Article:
Today’s enterprise customers demand storage infrastructures that provide the scale, performance, and ease-of-use Isilon products are known for.  Whether the need is a Data Lake for Big Data applications or simply providing the most cost-effective NAS platform for storing files, Isilon delivers new capabilities to extend its lead in the new mobile, agile world.  Release 7.1.1 of OneFS adds more capabilities to enhance Data Protection of Isilon as well.

EMC Avamar and NetWorker exploit these new features to deliver faster, more manageable backups.

Watch Alex Almeida discuss the benefits of these new Isilon features coupled with the Data Protection backup products

NDMP Acceleration

Provides the industry’s only NDMP multi-streaming backup with deduplicated daily level-1 backups built into daily full backups in a fraction of the time compared to traditional solutions. With OneFS release 7.1.1 integration, Avamar leverages OneFS’ ability to identify daily changes faster than walking the file system. This provides up to a 3x faster backup.  You can read more about this in this blog post.

Centralized snapshot management and recovery

Management of snapshots and related policies is simple with NetWorker Snapshot Management. The NetWorker Management Console (NMC) provides a single pane of glass for data protection administration of snapshots and backup including snapshot creation and replication, policy-based retention, rollover to protection storage, monitoring and reporting for both file and block-based storage. NetWorker uniquely discovers snapshots already created by the storage administrator and adds them to the centralized catalog along with those created using NetWorker, enabling a universal view of snapshots in the environment. These snapshots can be rolled over to protection storage, used for recovery, and are included in reporting.  A wizard simplifies configuration of snapshots and backups, alleviating the backup administrator from compulsory in-depth knowledge of the storage device.

Recovering from a snapshot is also quite simple using the Recovery UI within the NMC.  Data recovery can also be granular, enabling storage administrators to recover entire volumes or individual files.

Performance and Scalability

Data Domain systems offer the performance and scalability necessary to handle big data workloads.  Isilon scale-out NAS storage allows for massive data growth and offers industry-leading performance.  Big datasets stored on Isilon require fast, efficient, and scalable data protection.  Data Domain systems are highly scalable protection storage with deduplication technology that reduces storage requirements by 10 to 30x.  With throughput of up to 31 TB/hr, Data Domain enables more backups to complete sooner reducing pressure on limited backup windows. In addition, the Data Domain Data Invulnerability Architecture provides the industry’s best defense against data integrity issues ensuring data is recoverable and accessible.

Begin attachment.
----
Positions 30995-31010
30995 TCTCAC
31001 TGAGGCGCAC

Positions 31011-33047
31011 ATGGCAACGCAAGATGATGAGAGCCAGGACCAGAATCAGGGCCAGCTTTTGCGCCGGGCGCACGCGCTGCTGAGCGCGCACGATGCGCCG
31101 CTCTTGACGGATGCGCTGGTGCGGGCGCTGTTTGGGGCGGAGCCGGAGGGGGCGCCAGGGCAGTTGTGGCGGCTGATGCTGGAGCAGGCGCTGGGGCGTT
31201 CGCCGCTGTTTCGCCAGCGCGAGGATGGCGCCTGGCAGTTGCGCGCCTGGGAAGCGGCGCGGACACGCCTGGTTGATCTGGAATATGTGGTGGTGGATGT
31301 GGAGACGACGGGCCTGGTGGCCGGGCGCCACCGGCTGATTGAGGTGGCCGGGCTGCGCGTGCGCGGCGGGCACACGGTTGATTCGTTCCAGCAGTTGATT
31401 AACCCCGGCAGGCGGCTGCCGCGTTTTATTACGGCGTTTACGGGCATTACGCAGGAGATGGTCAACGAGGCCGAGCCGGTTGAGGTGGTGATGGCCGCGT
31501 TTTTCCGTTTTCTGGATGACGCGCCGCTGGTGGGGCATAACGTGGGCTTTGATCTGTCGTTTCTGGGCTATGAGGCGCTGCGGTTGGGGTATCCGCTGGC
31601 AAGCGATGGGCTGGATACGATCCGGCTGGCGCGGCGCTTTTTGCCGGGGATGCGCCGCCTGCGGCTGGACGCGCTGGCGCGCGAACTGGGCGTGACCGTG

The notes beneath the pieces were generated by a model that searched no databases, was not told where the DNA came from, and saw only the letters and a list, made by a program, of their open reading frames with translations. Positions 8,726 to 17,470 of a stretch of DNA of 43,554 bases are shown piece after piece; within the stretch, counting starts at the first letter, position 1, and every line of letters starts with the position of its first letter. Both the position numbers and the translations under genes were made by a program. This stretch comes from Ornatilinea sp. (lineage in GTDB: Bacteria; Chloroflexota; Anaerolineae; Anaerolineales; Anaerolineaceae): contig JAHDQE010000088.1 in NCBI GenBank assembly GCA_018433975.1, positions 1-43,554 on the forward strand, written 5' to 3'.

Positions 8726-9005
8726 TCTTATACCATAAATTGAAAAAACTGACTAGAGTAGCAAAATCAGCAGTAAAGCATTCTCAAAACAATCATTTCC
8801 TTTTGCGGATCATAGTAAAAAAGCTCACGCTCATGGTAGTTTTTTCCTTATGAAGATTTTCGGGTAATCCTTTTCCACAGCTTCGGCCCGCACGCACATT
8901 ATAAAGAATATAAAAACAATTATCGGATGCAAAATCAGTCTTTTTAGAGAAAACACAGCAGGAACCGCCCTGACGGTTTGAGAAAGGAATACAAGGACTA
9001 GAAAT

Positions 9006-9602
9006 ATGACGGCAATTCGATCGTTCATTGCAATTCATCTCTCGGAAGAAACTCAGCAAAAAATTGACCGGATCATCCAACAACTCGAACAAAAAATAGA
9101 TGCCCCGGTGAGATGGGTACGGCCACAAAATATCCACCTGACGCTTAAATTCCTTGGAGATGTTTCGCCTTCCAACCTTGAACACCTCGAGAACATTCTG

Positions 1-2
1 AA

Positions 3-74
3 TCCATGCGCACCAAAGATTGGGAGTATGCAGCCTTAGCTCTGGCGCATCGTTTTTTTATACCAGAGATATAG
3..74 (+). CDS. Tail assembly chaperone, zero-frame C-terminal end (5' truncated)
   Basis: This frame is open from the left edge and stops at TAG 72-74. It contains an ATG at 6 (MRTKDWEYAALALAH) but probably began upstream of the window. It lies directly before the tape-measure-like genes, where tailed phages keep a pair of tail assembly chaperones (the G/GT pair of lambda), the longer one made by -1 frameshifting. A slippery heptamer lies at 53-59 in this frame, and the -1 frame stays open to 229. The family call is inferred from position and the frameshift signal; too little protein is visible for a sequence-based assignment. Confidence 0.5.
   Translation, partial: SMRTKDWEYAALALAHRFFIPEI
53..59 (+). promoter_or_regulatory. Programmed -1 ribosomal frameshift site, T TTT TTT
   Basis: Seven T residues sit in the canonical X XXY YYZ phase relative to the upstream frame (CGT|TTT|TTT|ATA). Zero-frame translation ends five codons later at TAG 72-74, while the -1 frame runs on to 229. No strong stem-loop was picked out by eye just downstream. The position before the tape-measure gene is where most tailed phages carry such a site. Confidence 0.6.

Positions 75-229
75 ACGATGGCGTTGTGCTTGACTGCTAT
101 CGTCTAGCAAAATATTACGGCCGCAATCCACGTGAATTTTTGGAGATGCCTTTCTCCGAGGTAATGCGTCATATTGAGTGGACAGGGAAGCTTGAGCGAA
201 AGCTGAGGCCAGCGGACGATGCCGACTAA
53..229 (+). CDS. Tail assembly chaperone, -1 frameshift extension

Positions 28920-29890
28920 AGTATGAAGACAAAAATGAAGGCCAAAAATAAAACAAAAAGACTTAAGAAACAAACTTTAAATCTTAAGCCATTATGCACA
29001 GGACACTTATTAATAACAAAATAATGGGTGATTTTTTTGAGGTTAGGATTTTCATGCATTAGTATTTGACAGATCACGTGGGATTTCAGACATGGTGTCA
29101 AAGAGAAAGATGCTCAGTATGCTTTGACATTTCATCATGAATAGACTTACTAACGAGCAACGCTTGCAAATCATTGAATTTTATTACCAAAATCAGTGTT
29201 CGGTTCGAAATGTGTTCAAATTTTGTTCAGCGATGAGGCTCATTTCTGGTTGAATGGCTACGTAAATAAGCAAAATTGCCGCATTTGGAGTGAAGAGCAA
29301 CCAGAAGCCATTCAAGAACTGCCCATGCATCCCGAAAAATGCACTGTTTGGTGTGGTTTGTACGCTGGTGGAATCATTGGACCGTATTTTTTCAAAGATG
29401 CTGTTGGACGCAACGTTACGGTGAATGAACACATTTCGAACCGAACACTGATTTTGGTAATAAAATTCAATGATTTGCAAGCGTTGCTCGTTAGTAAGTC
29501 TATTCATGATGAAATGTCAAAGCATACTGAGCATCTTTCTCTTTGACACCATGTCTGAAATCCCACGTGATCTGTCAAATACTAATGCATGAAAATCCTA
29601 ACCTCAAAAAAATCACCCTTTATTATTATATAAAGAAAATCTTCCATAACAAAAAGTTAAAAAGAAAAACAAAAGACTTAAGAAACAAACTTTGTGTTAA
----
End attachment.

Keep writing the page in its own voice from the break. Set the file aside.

As you can see, the Data Protection products are delivering real value for our customers leveraging Isilon and the rest of the EMC platforms.  Read about just one example, Trek Bicycles, and how they transformed their Data Protection and business intelligence with Avamar, Data Domain, and Isilon.

J. P. Corriveau
As a software and technology geek, I enjoy discussing and debating the current and future plans for enterprise and personal computing. I have had lots of different roles in customers large and small. Since moving to the vendor side, I have had roles in Sales, PreSales, Marketing, Professional Services, and Product Development. In my current role, I will continue to share my views on the enterprise computing and data protection market.

Data protection for VMAX3: High Performance Data Protection for Your High Performance Storage

1EMC has once again as raised the bar on storage leadership with the announcement of the new VMAX3.  Much more than primary storage, VMAX3 is an Enterprise storage services platform, designed to enable I/T to control where to best run specific workloads, whether in the data center or the cloud. With VMAX3, IT can manage Storage-as-a Service through predictable service levels at hybrid cloud scale. Continue reading

Paul Scheuer
I like to be known as "Mr. Enterprise Storage Protector" writing, blogging and presenting to the world an ever-changing, always improving product story for enterprise storage (Mainframe) data protection and archiving. You won't ever hear or see me use the words "sexy" when describing our products (that's another story), but you will see that I am passionate about the ability to protect the crown jewels of corporate data. I consider enterprise (aka mainframe) data protection the guardian of insuring that the world doesn't "grind to a halt" as mainframes make airline transactions, stock trades, ATM transactions and many other things critical to our daily existence on the planet. I come to EMC via IBM where I spent more the two decades in storage as a developer and marketer of storage, even competing head-to-head with the products I now grow (yet another story). I call the Tucson Arizona desert home, where I like to sun & swim outside my office door. When I'm not outdoors, in front of customers or sales teams, you'll find me playing and listening to Jazz piano or guitar.

The Right Ingredients For Staying Ahead of The Bad Guys